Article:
Over the course of the Super Bowl’s 50-year history, the half-time entertainment performance has seen many different adaptations. It wasn’t until the 1970s that the biggest names in music started moving in on the marching bands territory. They had been performing since the Super Bowl’s inception, according to The Washington Post.

By the 90s, marching bands were mostly a thing of the past. In the last 20+ years, there have been memorable performances by Michael Jackson – who made more people tune into his performance than the actual game – and his sister, Janet Jackson, who ushered in an era of conservative performers after her wardrobe malfunction.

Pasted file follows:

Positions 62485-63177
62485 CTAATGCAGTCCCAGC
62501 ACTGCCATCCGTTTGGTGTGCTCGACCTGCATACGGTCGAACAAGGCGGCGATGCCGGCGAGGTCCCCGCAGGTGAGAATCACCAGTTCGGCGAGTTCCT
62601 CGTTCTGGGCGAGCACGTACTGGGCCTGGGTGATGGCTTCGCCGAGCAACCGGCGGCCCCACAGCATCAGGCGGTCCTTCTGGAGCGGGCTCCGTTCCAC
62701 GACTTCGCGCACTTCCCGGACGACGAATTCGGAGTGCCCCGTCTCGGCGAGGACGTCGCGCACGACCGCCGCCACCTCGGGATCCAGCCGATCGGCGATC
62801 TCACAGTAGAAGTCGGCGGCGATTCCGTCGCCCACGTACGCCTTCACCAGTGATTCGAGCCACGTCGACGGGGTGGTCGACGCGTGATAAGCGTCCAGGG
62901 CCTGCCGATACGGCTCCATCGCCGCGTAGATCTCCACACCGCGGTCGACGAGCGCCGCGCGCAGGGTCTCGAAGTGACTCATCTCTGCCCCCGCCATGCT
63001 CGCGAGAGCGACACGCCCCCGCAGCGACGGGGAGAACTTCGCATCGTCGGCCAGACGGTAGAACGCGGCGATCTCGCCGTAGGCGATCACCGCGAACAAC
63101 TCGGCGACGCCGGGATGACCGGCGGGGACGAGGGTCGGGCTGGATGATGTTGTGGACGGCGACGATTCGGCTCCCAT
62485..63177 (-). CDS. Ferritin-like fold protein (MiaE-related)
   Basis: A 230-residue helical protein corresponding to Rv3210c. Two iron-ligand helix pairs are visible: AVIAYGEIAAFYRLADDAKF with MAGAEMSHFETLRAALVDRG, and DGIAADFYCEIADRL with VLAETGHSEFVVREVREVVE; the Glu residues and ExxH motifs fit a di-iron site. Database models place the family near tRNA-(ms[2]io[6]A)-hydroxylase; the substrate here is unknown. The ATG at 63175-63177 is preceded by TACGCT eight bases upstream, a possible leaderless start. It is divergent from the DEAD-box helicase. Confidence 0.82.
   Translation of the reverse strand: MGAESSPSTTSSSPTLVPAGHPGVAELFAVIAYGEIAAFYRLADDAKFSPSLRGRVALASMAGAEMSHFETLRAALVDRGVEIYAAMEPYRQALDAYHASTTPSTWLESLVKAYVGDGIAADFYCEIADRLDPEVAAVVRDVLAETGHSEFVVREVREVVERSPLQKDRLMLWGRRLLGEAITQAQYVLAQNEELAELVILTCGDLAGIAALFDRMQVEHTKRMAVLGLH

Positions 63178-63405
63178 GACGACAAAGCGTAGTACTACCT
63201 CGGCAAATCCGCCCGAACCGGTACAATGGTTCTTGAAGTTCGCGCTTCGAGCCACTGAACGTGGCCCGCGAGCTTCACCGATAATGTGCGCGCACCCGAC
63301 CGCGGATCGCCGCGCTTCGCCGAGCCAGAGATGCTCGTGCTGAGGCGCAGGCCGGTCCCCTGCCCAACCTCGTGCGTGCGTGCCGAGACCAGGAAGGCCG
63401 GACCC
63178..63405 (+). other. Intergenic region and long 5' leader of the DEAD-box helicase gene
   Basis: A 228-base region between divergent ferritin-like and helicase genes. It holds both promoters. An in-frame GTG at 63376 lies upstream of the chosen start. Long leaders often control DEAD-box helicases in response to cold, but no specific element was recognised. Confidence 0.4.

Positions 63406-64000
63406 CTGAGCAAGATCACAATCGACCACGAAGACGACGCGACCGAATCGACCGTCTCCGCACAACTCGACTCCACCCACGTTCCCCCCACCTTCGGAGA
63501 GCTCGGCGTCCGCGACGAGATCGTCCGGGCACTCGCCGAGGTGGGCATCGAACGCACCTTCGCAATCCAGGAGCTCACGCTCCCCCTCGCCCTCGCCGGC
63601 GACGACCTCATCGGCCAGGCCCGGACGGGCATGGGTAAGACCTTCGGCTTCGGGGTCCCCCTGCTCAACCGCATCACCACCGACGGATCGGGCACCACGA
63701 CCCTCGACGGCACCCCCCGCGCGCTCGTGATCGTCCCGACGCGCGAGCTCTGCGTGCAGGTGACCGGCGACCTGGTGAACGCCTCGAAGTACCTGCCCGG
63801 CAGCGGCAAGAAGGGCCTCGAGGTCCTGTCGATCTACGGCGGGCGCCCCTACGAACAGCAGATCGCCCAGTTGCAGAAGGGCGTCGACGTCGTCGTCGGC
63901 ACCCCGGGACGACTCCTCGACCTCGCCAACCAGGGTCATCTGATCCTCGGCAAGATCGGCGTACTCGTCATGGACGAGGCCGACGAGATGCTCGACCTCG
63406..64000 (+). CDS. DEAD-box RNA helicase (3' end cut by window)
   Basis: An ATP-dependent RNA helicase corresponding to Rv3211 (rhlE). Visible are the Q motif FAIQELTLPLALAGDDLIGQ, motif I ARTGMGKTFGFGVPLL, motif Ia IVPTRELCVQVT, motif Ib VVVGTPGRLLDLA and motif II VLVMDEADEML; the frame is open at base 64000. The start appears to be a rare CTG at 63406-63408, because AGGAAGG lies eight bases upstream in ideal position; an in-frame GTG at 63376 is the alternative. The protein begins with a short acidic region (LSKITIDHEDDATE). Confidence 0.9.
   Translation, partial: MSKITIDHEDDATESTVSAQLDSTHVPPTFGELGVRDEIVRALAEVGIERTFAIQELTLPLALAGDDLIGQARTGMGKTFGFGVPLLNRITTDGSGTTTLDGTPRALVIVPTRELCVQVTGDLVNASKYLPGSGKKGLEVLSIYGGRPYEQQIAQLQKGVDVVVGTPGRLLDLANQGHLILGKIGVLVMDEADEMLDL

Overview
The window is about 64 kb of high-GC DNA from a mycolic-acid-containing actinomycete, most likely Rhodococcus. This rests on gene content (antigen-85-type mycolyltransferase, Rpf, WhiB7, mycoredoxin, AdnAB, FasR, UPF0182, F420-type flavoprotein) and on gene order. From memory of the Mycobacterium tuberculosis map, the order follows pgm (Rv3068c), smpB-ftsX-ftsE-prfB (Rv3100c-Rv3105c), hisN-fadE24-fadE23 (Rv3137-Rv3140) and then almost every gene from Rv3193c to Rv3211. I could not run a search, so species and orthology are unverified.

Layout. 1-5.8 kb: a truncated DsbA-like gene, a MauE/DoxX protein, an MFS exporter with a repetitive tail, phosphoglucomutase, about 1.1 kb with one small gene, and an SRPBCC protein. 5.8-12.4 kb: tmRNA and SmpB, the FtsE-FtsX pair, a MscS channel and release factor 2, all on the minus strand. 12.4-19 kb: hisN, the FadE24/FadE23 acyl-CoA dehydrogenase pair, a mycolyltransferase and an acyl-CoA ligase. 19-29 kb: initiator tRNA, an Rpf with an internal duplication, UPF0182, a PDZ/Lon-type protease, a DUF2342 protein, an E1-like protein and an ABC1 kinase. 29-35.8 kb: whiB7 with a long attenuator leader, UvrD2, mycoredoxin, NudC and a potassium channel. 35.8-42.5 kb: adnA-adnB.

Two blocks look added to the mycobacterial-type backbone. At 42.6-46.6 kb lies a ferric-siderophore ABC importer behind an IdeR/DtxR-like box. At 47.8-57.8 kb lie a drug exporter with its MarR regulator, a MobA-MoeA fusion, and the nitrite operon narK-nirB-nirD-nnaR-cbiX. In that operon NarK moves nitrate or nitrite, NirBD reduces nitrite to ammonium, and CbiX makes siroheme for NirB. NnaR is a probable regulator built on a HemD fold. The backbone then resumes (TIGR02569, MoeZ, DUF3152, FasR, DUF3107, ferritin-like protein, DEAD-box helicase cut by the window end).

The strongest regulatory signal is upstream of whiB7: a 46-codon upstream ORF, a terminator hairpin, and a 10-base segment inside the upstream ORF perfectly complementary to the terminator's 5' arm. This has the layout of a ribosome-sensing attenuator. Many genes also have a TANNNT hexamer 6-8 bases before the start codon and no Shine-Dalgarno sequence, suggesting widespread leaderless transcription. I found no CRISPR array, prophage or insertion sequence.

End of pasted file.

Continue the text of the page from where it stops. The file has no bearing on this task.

Gloria Estefan may not have had as much cultural impact as the Jacksons at the Super Bowl, but she did perform twice in the 90s.

Her first performance came in 1992, but it wasn’t very well received. “Upstart network Fox made a cheeky move that upped the ante for all future halftime shows,” the Washington Post reported. “It flouted conventional wisdom and aired a live episode of edgy sketch comedy In Living Color opposite CBS’s Super Bowl halftime show. A snow-themed production starring Gloria Estefan and the two Olympic ice skaters were no match, and the game broadcast lost 10 ratings points.”

Also, I’d like to point out that as a Cuban-American from Miami, Gloria Estefan didn’t even understand winter.

By 1999, she was back at it. This time she joined a tap dancing Stevie Wonder, Big Bad Voodoo Daddy, and dancer Savion Glover.